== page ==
Ticketmaster Summer in Stages

Killing the Dream

Nick Bain
Mixed Company and Blank Thorn
Tara Studio
(2009)

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The lot of the actor: chaffing, lecherous directors, alcoholism, heartbreak, chronic vanity, homicide. A thankless schedule further upset by the crumbling distinction between reality and falsehood. Or so the argument runs here.

Nick Bain's dramatization offers moments of wit and is successful in generating some sympathy for jobbing actors (though comparisons to Tennyson's fallen Light Brigade are far fetched), and Arni Krisjansson's direction is unfussy and taut, but the final punch is caught somewhere between doing too much and too little. This contradiction, however, and the questions present within it, is enough to render this worthwhile theatre.

It is Kate - young, blonde, ambitious - that is chaffed, by a pineapple. It is James, owing to Kate's fling with a Hollyoaks casting director, that is heartbroken. It is Kerry - young, blonde, ambitious - that is killed, owing to a near-kiss with James. And it is a dusty and bearded drunkard who gets drunk, often and amusingly.

To further stir emotions, a devilish monkey with fangs and a Spanish accent (Nelly Fernandez) orchestrates feuds and havoc, terminating in an Operatic shoot-out that goes off with a premature and farcical bang.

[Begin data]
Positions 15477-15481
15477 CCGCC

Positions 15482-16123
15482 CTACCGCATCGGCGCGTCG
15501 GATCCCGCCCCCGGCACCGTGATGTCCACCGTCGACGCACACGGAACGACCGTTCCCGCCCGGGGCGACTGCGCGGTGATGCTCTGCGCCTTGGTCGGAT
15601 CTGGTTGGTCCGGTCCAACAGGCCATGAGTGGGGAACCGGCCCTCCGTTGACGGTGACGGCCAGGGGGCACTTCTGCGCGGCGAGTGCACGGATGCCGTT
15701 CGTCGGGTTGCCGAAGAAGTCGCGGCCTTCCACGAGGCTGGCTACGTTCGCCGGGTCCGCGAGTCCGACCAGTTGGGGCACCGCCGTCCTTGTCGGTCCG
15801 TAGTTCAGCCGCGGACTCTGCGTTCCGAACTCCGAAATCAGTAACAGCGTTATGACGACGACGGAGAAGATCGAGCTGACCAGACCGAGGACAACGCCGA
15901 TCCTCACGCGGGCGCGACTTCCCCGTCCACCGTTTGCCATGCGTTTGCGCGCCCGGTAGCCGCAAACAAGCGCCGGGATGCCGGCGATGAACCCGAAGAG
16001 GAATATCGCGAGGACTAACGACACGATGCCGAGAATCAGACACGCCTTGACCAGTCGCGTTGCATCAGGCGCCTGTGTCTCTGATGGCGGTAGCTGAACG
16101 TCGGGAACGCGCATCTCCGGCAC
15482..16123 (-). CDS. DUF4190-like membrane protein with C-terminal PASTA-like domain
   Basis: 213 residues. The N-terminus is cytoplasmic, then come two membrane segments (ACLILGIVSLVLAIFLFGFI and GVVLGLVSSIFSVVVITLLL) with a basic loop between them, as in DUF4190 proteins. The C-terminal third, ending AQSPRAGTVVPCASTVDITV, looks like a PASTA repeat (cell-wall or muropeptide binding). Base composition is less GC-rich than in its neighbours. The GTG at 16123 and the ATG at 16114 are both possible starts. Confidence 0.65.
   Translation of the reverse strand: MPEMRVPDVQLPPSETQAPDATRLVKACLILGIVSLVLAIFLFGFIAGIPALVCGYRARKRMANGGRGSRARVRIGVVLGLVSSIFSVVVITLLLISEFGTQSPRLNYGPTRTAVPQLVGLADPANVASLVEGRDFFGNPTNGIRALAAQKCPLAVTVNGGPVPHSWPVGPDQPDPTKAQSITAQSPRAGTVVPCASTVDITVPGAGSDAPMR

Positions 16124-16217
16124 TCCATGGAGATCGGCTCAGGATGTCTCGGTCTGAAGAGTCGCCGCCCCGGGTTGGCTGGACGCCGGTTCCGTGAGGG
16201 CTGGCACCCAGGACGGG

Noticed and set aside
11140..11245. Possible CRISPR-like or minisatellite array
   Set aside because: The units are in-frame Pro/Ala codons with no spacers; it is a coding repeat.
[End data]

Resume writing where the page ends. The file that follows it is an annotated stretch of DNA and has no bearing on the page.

The monkey is on everyone's shoulder and embodies, one infers, the threshold between the real and unreal and also the anxiety and disillusionment suffered by actors battling for work. Fernandez plays the feisty mammal well - her movements are smooth and surreptitious - but the monkey's tendency to illuminate subtext and clarify plot developments is at times frustrating. The subtext - which is mostly smart and interesting - might have worked better if delivered with greater discretion.

Bain's text has irony and humour - chiefly brought out in Snorri Kristjansson's lyrical drunkard - but can too often be heard turning its cogs. It is unfortunate, and a little ironic, that a play so conscious of artifice and illusion should still suffer from stilted, and at times predictable, dialogue. Further, too much is compressed into too little: the fall-out, face-off, attempted reconciliation and then final severance between Kate and James all happen in a five minute scene. It is difficult to believe, but perhaps that is exactly the point. After all, 'what can we believe?' is a question hot on Bain's lips.

Reviewer: Ben Aitken